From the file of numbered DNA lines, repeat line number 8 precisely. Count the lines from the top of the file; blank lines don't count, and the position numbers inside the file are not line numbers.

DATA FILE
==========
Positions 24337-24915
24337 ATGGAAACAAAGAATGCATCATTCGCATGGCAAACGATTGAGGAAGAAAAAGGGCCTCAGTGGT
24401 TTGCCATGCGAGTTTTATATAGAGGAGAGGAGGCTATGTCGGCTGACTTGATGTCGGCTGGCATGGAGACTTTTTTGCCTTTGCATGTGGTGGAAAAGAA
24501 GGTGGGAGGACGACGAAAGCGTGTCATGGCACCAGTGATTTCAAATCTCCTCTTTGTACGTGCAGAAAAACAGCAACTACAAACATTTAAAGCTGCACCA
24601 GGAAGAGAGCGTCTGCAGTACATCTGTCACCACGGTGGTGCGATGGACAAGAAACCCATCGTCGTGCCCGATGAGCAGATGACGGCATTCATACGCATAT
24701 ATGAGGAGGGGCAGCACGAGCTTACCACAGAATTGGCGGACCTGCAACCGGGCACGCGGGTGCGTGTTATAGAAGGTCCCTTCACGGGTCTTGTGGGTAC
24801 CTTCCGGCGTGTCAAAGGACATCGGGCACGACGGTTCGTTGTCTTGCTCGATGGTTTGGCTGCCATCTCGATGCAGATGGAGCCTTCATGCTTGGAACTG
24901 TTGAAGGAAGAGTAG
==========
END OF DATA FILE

24901 TTGAAGGAAGAGTAG